It’s been a while since we had a plot-heavy issue of Watchmen to pick apart.  Rorschach and Dan Dreiberg’s issues are really good at getting into the motivations behind the characters, but since they’re so heavily interested in the past the plot of the series tends to get lost.  Moore and Gibbons are playing around a good bit with parallel pacing in this issue and the two previous ones (a technique that’s easy to overlook at first, but which will become really important as we move into the series’s second half and its climax).  Rorschach’s issue focuses on the week that he spends in prison, and then Dreiberg’s issue goes back and explains what happened at the start of that same week with him and Laurie Juspeczyk.  Issue #8 rounds things out by flashing forward to the end of the week; Dreiberg and Juspeczyk are planning to break Rorschach out of prison while the rest of the city discusses all the current events: Russia’s increased aggression in the Middle East after Dr. Manhattan’s disappearance, the reappearance of masked heroes after Nite Owl and the Silk Spectre rescued people from a tenement fire, the possibility of a prison riot following Rorschach’s maiming an inmate who attempted to shank him, and also Halloween (the majority of the action in this issue takes place on October thirty-first).

Essentially, this issue zooms out from focusing exclusively on the superheroes to take the temper of the regular people that we’ve periodically met throughout the series in light of the global instability that has precipitated since Dr. Manhattan abandoned planet.  I’ve pointed this out before, but Moore and Gibbons are extremely interested in exploring the way that superheroes would impact the real world, and one of their favorite vehicles for that exploration is the cast of street level characters who appear in relation to the news vendor’s stand.  They’re the functional Greek Chorus of the series, and we get a big dose of them here mostly drawing a strong correlation between the resurgence of superheroes in the news and the general downturn in other parts of current affairs.  For the most part that’s all it is: a correlation; only Dr. Manhattan’s disappearance has any actual impact on global events, but the coincidence of Rorschach’s arrest and the tenement fire rescue lead people to think there’s some causation built in as well.  The issue ends with a gang of punks carrying this false connection out to its worst possible conclusion as they confuse Dan Dreiberg’s Nite Owl, who witnesses saw assist Rorschach in his escape from prison, with Hollis Mason’s Nite Owl, who was home preparing to receive trick-or-treaters for Halloween, and beat Mason to death in his home.

I’ve had the weird feeling before now that Watchmen was eerily reminiscent of America’s current political turmoil, but this issue’s centering of the bickering between elements of the far-right and the left really clinches it for me. (Artwork & letters by Dave Gibbons, colors by John Higgins)

The false equivalence established between the Nite Owls carries some distinctly unpleasant echoes of our current reality; if you imagine superheroes as a scapegoated group where punishing any member of the group is considered just as acceptable as punishing specific members who perpetrate crimes and wrongs you start to see the parallels.  Obviously this analogy only goes so far (superheroes in the Watchmen universe are remarkably rare individuals, and most of them really do make things around them objectively worse), but it’s a weird reverberation nonetheless.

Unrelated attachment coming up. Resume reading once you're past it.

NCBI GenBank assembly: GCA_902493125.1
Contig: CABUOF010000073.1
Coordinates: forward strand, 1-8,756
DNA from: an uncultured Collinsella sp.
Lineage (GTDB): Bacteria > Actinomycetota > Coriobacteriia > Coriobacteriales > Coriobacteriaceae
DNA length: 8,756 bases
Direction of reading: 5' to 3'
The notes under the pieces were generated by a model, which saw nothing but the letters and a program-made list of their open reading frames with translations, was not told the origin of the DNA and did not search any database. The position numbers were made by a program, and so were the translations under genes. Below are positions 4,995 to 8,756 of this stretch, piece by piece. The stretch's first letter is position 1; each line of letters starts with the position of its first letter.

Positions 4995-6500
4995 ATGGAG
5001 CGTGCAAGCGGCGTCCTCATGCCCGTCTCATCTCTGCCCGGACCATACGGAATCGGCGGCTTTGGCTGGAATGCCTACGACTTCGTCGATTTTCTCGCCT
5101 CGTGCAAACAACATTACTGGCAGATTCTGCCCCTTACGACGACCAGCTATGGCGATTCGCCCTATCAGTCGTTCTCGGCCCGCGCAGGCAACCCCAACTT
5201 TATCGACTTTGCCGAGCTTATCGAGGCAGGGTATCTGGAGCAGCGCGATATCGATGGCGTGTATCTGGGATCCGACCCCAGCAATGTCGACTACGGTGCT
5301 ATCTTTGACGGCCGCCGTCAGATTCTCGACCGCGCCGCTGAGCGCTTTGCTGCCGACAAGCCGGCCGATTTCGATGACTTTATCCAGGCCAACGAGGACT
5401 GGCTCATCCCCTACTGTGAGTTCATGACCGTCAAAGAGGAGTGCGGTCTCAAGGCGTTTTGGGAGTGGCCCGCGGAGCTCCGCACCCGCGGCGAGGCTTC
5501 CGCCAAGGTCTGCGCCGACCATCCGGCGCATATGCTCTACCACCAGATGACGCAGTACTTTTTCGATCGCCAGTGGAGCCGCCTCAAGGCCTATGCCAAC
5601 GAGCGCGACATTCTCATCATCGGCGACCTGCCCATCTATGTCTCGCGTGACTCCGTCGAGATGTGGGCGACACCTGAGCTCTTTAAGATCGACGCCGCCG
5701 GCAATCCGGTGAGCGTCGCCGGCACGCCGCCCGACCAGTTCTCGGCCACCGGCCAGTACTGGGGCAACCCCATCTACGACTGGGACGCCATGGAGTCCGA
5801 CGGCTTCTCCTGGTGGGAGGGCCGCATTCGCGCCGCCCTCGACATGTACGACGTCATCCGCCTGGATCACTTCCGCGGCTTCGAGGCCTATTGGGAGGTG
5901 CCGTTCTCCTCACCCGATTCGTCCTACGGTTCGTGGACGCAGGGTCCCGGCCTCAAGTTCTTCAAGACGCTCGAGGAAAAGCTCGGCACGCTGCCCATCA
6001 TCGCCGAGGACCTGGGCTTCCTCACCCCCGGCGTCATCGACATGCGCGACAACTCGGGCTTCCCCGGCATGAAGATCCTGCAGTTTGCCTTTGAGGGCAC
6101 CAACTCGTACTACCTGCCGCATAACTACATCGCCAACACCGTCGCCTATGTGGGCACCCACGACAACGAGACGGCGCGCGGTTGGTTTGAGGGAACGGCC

Even stronger a parallel to current events (and less of a stretch) is the oppositional relationship established between the two major fictional news magazines of Watchmen, the New Frontiersman and Nova ExpressNova Express has appeared before in relation to Jon Osterman’s self-imposed exile; its editor, Doug Roth, is the one who breaks the story that multiple past associates of Osterman have developed terminal cancer.  The New Frontiersman has received less exposure, though its regularly referred to by Rorschach in his journal as the only source of news that he trusts.  In this issue we finally get to see more of the Frontiersman and its contentious relationship with Nova Express.  At the start of the issue, Nova Express has published an editorial called “Spirit of ’77,” which refers to events in 1977 surrounding the police union strike that forced the government to outlaw masked vigilantism.  We don’t get to see the content of this editorial, but based on the talk on the street, we can infer that it’s a relatively broad criticism of masked heroes based on the way their presence destabilized the country in the early years of the Nixon administration (don’t forget that in Watchmen Nixon has been president for over a decade) and how recent events reflect that same trend but now on a global scale.  To rebut, the New Frontiersman publishes its own editorial, “Honor is Like the Hawk… Sometimes It Must Go Hooded,” which defends masked heroics as part of a long American tradition.  We get to see this editorial in full in the issue’s appendix, and it’s presented from a perspective that’s meant to come across as fringe far-right.  What’s uncomfortable reading this editorial now is that it’s espousing views that are getting mainstreamed into American conservatism.  The racism on display in the New Frontiersman (the editorial defends the Ku Klux Klan, and the paper features a political cartoon filled with caricatures of Jews, Black people, and Italians) is supposed to be outlandish and beyond the pale of political discourse in 1985; in 2017 it’s bizarre just how closely it matches the rhetoric we’re now seeing coming from the mainstreamed fascist right (like I said, Rorschach would be thrilled with America’s current political predicament).  So much of all this back-and-forth between Nova Express and the New Frontiersman feels like something that was meant to fix the story in a specific political climate, and yet it’s re-emerged some thirty years later, but with the veneer of parody rubbed off.